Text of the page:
Travel advisors use creativity to remix their businesses

It’s time for a remix in the travel agency world, Avril Winkle says. And she already has begun.

Like a musician releasing a remix of an old song, “where you take out the pieces you don’t like and put in new pieces you do, I’m remixing the way I do business,” said Winkle, owner of Destinations Travel Services in Sterling, Ill. “The travel industry has changed; there’s no getting away from it. And we need to change the way we do business.”

Across the industry, travel advisors are shaking up their business models in a number of ways, moving away from things that no longer work. They’re replacing full-time employees with independent contractors (ICs), for example, and adding things that do work, like fees. 

The workspaces themselves are getting a remix, too.

Even before Covid, Winkle noticed that most walk-ins to her storefront in Sterling were browsing and not buying. So as social distancing became the order of the day, the first significant change to her business was “by invitation only” appointments.

Next came a shift in physical surroundings. She gave up the lease to her brick-and-mortar storefront and opened a “chic suite” in an office building, “so as soon as someone walks in they feel like they are on vacation.” 

“If they are looking for Australia, I play the music that goes with the trip, we sit down on a sofa and have a drink and chat. There is no desk forming a barrier between us,” Winkle said.

In her mind and that of her customers, Covid proved once and for all that travel is not a 40-hour-a-week business.

“We’re available when you need us, and we don’t need to sit in a storefront from 9 to 5,” she said. “So I’m doing things differently. When a client comes in, I’m not booking a trip; I’m doing a consultation. Then I present them with a plan a day or two later.”

A business idea in Boca

Meanwhile, in Delray Beach, Fla., Leslie Tillem was thinking about remixing her business, too. She had a brick-and-mortar office in Manhattan but was spending most of her time in Florida, watching neighboring Boca Raton fill up with young and wealthy families.

It got her thinking about opening a branch that would cater to those new residents, so after talking with two independent contractors at an industry event who had similar ideas, she came up with a proposal. She would open a branch in Boca Raton, and the independent agents could come work with her.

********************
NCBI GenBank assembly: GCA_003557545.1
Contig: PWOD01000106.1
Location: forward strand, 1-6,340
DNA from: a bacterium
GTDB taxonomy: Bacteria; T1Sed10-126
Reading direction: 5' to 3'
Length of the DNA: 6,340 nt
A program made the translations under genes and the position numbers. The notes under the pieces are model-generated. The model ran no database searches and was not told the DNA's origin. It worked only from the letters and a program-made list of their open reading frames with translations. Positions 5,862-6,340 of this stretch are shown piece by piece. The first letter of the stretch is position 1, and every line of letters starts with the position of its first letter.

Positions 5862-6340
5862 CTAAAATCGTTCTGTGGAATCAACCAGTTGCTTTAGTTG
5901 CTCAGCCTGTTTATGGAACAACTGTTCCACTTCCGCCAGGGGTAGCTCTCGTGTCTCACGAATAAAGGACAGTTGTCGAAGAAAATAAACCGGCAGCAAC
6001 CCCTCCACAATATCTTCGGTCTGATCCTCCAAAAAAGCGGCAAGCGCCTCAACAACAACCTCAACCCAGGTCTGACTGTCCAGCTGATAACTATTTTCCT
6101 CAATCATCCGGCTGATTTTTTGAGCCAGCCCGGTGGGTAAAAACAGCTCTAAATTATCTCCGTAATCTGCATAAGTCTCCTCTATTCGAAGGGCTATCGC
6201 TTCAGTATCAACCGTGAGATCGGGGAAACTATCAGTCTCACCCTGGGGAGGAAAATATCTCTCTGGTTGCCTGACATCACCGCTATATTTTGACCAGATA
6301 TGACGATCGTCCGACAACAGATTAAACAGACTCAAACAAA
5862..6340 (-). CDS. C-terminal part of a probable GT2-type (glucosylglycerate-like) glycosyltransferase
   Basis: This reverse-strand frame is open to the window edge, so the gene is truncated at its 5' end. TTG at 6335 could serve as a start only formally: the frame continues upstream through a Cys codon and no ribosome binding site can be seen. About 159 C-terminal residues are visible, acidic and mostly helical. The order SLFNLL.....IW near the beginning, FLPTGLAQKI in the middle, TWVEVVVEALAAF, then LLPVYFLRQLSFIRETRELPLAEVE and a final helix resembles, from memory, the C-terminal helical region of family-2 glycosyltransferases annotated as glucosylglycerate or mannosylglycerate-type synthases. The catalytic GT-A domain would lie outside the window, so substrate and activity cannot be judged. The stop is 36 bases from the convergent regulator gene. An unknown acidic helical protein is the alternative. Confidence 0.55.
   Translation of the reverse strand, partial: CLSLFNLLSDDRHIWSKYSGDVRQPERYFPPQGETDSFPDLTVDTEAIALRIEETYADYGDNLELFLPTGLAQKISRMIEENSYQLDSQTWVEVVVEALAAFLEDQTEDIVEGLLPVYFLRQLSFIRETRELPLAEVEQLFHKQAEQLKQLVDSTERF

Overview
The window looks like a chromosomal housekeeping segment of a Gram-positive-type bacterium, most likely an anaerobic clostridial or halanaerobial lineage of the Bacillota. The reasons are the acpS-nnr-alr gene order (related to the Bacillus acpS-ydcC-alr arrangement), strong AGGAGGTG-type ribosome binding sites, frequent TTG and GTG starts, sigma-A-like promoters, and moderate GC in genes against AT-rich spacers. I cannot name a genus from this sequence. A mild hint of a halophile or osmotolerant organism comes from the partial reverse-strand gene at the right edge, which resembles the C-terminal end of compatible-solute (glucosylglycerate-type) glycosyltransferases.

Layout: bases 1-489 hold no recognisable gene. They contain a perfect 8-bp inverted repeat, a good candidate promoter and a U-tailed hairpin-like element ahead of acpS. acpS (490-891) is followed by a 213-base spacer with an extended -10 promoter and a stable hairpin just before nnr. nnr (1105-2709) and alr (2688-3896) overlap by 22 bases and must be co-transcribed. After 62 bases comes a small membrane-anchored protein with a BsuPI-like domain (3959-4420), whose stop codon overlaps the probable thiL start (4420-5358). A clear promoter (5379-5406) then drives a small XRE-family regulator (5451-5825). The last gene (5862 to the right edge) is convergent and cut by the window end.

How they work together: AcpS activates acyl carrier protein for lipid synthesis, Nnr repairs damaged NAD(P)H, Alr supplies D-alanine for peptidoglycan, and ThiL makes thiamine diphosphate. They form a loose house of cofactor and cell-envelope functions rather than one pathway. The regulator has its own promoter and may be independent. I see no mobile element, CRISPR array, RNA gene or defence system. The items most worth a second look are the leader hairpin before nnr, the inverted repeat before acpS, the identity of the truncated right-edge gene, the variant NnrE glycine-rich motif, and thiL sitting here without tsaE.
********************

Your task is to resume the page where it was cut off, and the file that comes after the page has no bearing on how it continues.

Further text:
“I’ve been talking about this for years, it was needed. And when the pandemic hit, I felt people needed us more than ever,” she said. “The Bridges is the fastest-growing community in Florida, full of young, affluent families, and I wanted a big storefront that people would see and realize that travel advisors are around and here to help. There’s nothing like us in this area.”

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This month, Eltee Travel’s new space — complete with a décor designed for inspiration, a wine bar designed for relaxation and a candy bar designed to, among other things, feed the sugar cravings of the owner — opened in Boca Raton. 

Of course, supply chain issues held up delivery of the furniture, the giant TV for the conference room arrived cracked and a glass wall broke and had to be reassembled. But there are four ICs currently working and two in training, and there are plans to add two more as the business grows. 

The neighborhood already seems to be taking notice. While helping to get the place set up recently, independent contractor Kim Schneider left the door ajar, and a woman passing by stuck her head in and said she needed 12 business-class tickets to Europe in July.

Tillem’s remix goes beyond just selling travel, though; her real hope is to usher in a new class of young travel advisors. A former adult education teacher who trained a generation of travel agents in New York many years ago, Tillem can’t wait to recruit and train some of the 30- to 40-year-olds who are flocking to the area.

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“I want to teach them the real value of being a travel advisor,” Tillem said. “This is the perfect time to open a brick-and-mortar storefront agency and to bring some young blood into the industry, even if at first they just sell Disney to their friends.”

Hiring more ICs and fewer employees is part of Winkle’s remix, as well. 

“We have been very fortunate, our business has been steady since August 2020, and this year it’s getting busier,” she said. “There’s never been a better time to reinvent ourselves.”

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